The Treatment Reality in Correctional Settings

The treatment reality of anxiety disorders in a correctional setting differs from the one in ordinary life. As a rule, staying in prison gives rise to mental health problems, exacerbating the existing ones. The studies have shown that women are more prone to do harm to themselves or attempt to commit a suicide than man (Byron, 2014). Anxiety disorders can be effectively treated by rational conviction, drugs or both. Supportive psychotherapy may help a person understand psychological factors that trigger his or her problem, as well as learn gradually how to cope with them. Manifestations of anxiety are sometimes reduced by relaxation, biofeedback, and meditation. There are several types of drugs, allowing some patients to get rid of these painful experiences, such as excessive fidgeting, muscle tension, or the inability to sleep.

However, in terms of medical service, correctional facilities are often poorly equipped, and the staff often works in the absence of communication with other sectors of public health service. The literature reveals that the justice system does very little to successfully treat patients with mental disorders, in particular, anxiety conditions (Grigorenko, 2012). Therefore, in the USA, healthcare providers working in correctional facilities face many problems providing appropriate healthcare to offenders. At the same time, the administration of detention centers often cannot deal with health problems of offenders, poorly responding to their complaints.

Treatment for psychological disorders is as prevalent as for addiction in correctional settings. However, in most prisons, these issues receive little support from the authorities. As a result, their number is rising tremendously. This problem requires future research and legal concerns. Recent studies suggest that, if available, treatment works. However, poor psychiatric care for inmates is determined by its high cost (Byron, 2014). In general, offenders with mental illnesses and substance abuse problems receive one and the same treatment. The absence of the latter pushes them to homelessness, drifting, and a further mental decline after release. A great number of inmates released every year return untreated to society, and it does not only create problems for them, but also for others. Therefore, this condition should be changed in order to protect society from dangerous influences.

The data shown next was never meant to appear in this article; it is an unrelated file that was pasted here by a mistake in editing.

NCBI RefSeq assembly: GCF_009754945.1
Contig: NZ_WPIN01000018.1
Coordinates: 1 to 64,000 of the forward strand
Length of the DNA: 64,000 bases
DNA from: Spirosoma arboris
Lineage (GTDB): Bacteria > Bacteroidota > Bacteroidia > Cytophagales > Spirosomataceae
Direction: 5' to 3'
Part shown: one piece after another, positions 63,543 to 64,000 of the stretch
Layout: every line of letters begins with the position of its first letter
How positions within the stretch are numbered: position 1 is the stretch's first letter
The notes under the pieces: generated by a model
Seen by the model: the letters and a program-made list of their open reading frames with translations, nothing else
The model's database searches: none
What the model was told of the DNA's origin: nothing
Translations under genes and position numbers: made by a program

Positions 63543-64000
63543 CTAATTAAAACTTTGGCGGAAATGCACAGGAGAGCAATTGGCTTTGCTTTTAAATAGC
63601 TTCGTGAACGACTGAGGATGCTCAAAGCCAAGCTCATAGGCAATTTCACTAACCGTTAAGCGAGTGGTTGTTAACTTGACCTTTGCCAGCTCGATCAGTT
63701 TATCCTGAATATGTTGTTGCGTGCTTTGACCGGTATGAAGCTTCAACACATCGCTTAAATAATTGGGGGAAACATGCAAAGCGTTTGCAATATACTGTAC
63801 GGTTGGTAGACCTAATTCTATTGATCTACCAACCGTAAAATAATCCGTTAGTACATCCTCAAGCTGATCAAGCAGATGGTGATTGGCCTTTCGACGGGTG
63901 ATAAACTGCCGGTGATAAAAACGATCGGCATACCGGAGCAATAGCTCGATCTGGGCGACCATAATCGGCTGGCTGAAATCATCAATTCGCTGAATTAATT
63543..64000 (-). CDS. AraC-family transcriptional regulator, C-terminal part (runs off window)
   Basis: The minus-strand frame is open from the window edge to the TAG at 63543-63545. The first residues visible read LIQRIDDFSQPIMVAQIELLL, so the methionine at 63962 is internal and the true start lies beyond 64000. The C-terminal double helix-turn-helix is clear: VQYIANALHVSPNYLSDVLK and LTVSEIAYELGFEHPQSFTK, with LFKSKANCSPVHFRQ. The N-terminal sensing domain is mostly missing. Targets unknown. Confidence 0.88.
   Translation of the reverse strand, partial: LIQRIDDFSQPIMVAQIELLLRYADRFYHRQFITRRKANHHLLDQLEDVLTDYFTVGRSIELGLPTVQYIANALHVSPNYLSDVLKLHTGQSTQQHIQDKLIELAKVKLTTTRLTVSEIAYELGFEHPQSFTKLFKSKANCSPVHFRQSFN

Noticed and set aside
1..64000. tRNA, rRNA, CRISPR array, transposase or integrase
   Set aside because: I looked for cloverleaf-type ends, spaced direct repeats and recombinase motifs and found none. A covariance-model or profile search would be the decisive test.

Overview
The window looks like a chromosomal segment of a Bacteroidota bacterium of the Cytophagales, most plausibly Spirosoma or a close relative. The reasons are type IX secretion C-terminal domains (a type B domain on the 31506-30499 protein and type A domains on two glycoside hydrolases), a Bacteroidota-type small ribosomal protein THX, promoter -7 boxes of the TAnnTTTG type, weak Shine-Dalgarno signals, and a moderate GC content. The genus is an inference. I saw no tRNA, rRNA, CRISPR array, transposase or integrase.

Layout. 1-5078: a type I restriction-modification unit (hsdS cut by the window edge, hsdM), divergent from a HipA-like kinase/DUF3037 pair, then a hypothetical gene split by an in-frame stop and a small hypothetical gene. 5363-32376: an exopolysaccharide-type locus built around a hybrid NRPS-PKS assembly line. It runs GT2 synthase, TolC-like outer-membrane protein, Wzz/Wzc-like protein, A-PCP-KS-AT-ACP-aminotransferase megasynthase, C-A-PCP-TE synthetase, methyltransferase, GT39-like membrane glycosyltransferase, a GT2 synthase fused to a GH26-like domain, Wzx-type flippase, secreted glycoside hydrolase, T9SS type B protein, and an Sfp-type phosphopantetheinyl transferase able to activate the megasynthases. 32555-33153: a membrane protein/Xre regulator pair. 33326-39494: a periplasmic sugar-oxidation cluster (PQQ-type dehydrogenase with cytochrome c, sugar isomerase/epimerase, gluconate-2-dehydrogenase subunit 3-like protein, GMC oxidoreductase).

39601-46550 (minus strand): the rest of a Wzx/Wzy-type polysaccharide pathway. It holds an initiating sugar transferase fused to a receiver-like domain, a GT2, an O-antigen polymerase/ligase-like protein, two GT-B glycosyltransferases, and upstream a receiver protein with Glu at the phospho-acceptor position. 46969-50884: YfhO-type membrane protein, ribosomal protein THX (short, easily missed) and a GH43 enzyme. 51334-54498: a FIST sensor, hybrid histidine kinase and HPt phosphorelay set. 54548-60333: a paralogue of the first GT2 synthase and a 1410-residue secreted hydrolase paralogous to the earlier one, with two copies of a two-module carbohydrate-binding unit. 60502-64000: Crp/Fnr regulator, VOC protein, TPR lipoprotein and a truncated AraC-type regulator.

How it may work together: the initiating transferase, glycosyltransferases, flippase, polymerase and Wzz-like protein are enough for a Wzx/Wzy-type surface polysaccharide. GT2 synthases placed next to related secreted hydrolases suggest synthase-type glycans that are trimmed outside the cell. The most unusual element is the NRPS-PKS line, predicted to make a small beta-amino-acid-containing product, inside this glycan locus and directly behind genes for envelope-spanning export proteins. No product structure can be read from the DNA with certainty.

Conclusion

Anxiety disorders are prevalent among offenders along with other addictions. However, treatment for this disorder is not readily available. Moreover, the number of affected persons is constantly growing due to poor care provided in correctional facilities. Inmates do not have the same opportunities as those patients in ordinary communities. Moreover, their conditions are constantly worsening, and it indicates that the justice system does not work properly. Although it is a rather controversial issue, regardless of whether they are incarcerated or free, all people must have equal rights to medical treatment.